It’s difficult to believe that no other reference exists online regarding this image in cemeteries. Scissors can represent the profession of tailor or seamstress, but not in this case. The above image is found only on the front gate so the symbolism would be more general.
Another option might be a representation of The Fates, three sisters which several ancient cultures believed controlled all destiny. In the Greek version Clotho gathered material & spun the thread, Lachesis measured the thread, & Atropos cut the thread with her scissors… the end of a life. Standard depictions of Atropos show her scissors open, ready to cut the thread. The cemetery image has closed scissors paired with a knife. Big mystery.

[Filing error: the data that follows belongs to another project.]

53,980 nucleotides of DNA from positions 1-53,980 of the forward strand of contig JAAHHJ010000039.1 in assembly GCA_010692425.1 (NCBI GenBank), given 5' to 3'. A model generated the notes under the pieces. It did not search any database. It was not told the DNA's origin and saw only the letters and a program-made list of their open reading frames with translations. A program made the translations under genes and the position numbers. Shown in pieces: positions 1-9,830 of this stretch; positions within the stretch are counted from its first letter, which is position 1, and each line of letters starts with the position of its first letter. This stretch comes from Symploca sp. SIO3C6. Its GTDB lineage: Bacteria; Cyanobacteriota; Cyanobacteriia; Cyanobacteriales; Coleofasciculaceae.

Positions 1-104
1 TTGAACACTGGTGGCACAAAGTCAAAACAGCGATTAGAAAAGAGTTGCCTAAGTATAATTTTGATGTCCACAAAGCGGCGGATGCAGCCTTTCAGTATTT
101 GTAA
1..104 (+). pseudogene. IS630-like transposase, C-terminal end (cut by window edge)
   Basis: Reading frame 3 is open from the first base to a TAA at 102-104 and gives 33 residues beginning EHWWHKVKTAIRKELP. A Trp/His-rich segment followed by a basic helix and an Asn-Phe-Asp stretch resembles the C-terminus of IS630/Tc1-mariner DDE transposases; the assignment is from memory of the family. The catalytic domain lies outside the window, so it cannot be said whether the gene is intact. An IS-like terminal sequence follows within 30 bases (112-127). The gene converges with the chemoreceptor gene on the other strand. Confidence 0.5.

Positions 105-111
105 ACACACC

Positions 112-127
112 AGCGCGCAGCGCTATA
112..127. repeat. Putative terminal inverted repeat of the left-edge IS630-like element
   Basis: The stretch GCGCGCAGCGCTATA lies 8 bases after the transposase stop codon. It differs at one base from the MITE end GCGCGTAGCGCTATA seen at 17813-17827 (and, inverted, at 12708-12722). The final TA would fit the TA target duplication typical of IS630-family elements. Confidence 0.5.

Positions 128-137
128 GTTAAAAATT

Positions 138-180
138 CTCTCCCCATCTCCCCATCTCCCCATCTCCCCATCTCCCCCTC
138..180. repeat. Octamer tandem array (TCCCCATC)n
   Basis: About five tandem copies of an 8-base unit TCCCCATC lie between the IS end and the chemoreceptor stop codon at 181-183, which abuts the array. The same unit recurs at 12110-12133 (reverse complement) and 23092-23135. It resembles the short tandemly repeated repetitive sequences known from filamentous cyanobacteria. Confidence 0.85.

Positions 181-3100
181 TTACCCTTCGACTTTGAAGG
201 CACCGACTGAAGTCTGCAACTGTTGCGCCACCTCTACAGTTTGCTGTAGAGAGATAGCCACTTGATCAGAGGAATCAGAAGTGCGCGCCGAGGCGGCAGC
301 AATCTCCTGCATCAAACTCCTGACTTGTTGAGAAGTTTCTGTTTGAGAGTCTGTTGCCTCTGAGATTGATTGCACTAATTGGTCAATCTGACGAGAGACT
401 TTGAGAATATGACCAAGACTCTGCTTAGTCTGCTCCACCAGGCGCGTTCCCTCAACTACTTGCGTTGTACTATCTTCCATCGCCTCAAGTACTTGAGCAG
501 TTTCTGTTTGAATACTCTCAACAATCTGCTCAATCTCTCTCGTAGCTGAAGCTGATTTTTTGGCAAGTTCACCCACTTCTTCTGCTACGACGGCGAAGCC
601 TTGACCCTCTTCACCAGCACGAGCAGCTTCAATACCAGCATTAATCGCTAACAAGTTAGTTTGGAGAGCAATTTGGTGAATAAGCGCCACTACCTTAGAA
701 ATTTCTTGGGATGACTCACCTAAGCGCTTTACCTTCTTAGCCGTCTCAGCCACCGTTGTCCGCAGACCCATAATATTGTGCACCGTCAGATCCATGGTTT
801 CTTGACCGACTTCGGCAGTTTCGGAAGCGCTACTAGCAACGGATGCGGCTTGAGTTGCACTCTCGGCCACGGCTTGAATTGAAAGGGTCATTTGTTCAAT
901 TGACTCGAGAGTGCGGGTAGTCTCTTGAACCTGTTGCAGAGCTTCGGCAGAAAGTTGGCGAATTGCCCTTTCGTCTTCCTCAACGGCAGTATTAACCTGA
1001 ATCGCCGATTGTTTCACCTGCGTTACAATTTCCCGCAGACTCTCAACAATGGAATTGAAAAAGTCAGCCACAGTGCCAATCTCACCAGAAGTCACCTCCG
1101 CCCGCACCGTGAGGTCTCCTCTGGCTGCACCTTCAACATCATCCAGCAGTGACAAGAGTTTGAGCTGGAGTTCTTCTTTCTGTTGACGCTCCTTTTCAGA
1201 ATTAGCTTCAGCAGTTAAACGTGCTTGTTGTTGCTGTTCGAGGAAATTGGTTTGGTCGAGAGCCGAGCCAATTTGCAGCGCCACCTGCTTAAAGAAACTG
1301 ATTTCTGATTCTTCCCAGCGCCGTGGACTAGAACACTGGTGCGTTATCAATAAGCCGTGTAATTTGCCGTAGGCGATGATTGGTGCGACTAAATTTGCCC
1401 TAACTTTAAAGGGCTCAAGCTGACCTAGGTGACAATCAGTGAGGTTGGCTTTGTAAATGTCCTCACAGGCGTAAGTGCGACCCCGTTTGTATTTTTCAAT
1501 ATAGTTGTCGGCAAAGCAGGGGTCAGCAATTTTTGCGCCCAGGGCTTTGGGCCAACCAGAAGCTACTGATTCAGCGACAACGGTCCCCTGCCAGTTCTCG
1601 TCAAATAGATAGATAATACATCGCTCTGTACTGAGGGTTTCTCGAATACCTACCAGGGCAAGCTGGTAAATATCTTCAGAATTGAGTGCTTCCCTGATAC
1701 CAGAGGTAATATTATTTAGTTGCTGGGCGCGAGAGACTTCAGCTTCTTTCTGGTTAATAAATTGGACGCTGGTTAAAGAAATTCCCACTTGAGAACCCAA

My favorite version the sisters is “Time & Fates of Man” by American sculptor Paul Manship as part of an enormous sundial for the 1939 World’s Fair in New York City. He’s mainly known for the Prometheus Fountain in Rockefeller Center, but this was equally as impressive. The last photo is courtesy of the Life magazine archive hosted on Google: